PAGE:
I love music! Most humans do to varying degrees. I feel the power of music in my life every day. I don’t know why it moves me. It just does.
I played the accordion (don’t snicker) beginning at age 10. I actually started teaching accordion at age 17 while I was in high school. I love to play the piano, and I’m one of the lucky people who can play without sheet music - just by hearing a melody.
Playing music relaxes me. Why is that? I also love listening to music. Like most people I like some forms of music and others not so much. I’m a huge Broadway music fan. I love choirs. I love romantic music with lots of strings. I love John Williams (I still tear up when I listen to the theme from Schindler’s List).
I like a little bit of country – too much sounds repetitive and I just tune out. I don’t understand jazz, and I hate that I’m not sophisticated enough to “get it.” Some pop music (a limited sampling) is magical. Heavy metal hurts my ears and my brain. Not into rap.
Why is the power of music almost universally felt by humans?
So why are we, as humans, almost universally pulled toward music? And, even more significantly for us aging folk, why is music important as we age? Is there a scientific basis for the powerful effects music has on our aging lives?
The answer appears to be a resounding YES. There are many scientific studies and science-based articles on this issue because the issue is so relevant to the lives of so many of us.
It’s a big deal.
In a recent article from Johns Hopkins Medicine entitled “Keep Your Brain Young With Music,” one otolaryngologist says that there are few things that stimulate the brain the way music does – “If you want to keep your brain engaged throughout the aging process, listening to or playing music is a great tool. It provides a total brain workout.”
Researchers have found that listening to music can reduce anxiety, blood pressure and pain, as well as improve sleep quality, mood, mental alertness and memory.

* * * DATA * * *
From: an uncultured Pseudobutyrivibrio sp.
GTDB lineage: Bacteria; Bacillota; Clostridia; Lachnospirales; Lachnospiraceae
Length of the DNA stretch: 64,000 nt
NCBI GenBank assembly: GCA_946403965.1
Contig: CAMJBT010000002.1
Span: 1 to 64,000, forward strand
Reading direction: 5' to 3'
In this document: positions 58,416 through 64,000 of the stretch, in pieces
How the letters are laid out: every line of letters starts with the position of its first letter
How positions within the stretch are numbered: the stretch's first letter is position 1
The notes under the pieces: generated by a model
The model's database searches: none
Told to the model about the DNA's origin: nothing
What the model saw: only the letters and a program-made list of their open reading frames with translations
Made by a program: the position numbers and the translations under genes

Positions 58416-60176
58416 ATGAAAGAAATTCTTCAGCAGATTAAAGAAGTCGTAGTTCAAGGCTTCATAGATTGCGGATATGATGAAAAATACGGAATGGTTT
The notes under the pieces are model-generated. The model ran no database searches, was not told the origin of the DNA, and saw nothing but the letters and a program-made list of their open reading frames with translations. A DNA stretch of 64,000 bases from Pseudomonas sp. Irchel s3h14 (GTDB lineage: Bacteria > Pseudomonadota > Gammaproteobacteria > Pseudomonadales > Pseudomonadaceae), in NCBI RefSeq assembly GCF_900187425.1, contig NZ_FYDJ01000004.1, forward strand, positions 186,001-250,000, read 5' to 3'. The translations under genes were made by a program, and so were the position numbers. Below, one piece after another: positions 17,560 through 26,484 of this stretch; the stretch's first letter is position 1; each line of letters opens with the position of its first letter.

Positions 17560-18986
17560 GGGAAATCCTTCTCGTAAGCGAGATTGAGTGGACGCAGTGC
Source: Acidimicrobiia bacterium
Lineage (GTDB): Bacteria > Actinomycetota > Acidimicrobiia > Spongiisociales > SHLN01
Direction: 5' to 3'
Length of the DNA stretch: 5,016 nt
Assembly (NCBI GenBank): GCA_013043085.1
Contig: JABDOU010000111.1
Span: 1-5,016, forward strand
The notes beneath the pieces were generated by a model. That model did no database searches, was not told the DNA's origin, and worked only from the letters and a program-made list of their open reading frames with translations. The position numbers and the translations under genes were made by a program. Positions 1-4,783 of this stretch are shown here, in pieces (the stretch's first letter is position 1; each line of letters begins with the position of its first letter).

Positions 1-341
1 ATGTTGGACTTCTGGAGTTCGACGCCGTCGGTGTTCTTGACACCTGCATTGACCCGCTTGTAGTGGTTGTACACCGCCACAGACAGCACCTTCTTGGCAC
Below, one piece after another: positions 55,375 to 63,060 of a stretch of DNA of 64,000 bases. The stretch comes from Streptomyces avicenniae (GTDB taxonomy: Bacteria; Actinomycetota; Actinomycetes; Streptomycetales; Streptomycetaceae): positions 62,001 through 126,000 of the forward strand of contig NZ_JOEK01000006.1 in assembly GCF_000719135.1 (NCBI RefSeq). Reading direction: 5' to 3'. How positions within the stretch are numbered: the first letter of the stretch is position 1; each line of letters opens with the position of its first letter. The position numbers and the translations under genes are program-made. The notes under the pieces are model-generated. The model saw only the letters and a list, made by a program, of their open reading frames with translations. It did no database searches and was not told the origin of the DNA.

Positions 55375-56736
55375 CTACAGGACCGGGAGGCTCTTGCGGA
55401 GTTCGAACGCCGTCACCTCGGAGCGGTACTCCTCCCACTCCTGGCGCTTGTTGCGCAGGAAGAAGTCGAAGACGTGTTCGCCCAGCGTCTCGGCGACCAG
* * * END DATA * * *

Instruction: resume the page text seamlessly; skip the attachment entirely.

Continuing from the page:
Studies at Johns Hopkins where musicians improvised music while inside an MRI concluded that the amount of computing a brain must do playing or listening to music is substantial. Music is mathematical. It has structure. It’s architectural. The brain is challenged to perceive relationships between notes to understand them. There’s a lot of brainpower stimulated by music. It truly is a total brain workout.
The power of music as we age...
In a study where older adults took piano lessons, their attention, memory and problem-solving abilities showed improvement. In addition, they saw improvements in their moods and their quality of life. And you don’t have to become a pro. Just taking a few lessons made a big difference. The incredible power of music as we age has been documented over and over again.
Multiple studies confirm that music can stimulate feelings of well-being as we age by evoking strong memories and emotions… improving aging adults’ cognitive processing speed. Music rocks!
Researchers also found that challenging yourself to listen to forms of music beyond what you like, or are familiar with, stimulates the brain to struggle to understand the music. I guess I have to try harder listening to jazz, country and rap. I never thought of it as brain exercise, but I guess it’s actually good for me. Who knew?!
In her book “The Power Of Music: Pioneering Discoveries In The New Science Of Song,” author Elena Mannes writes about a broad host of studies about the substantial effects music can have on the brain… about the profound relationship that humans have with music over a life span… about the remarkable fact that music stimulates more parts of the brain than any other human function. Just some of the findings that she chronicles in the book include:
• Music has the potential to help people with neurological deficits – like stimulating verbal function in a stroke patient.
• Melodic intonation therapy uses music to stimulate portions of the brain to take over for those that are damaged, enabling patients to regain the ability to speak.
• Because music associates with memories, music can be helpful in treating Alzheimer's patients.
… and there are many more.
Bottom line – music is a treasure for humanity, and a therapeutic medicine for those of us who are age-challenged. Living an ageless life is enhanced by the power of music, in all its forms, to stimulate, challenge, soothe and entertain our aging brain.
Embrace music. It is truly a treasure… a gift. Music is an engaging, stimulating companion in our journey to an ever-ageless, ever-aspiring life.
Here’s an informative collection of TED Talks on the Power Of Music.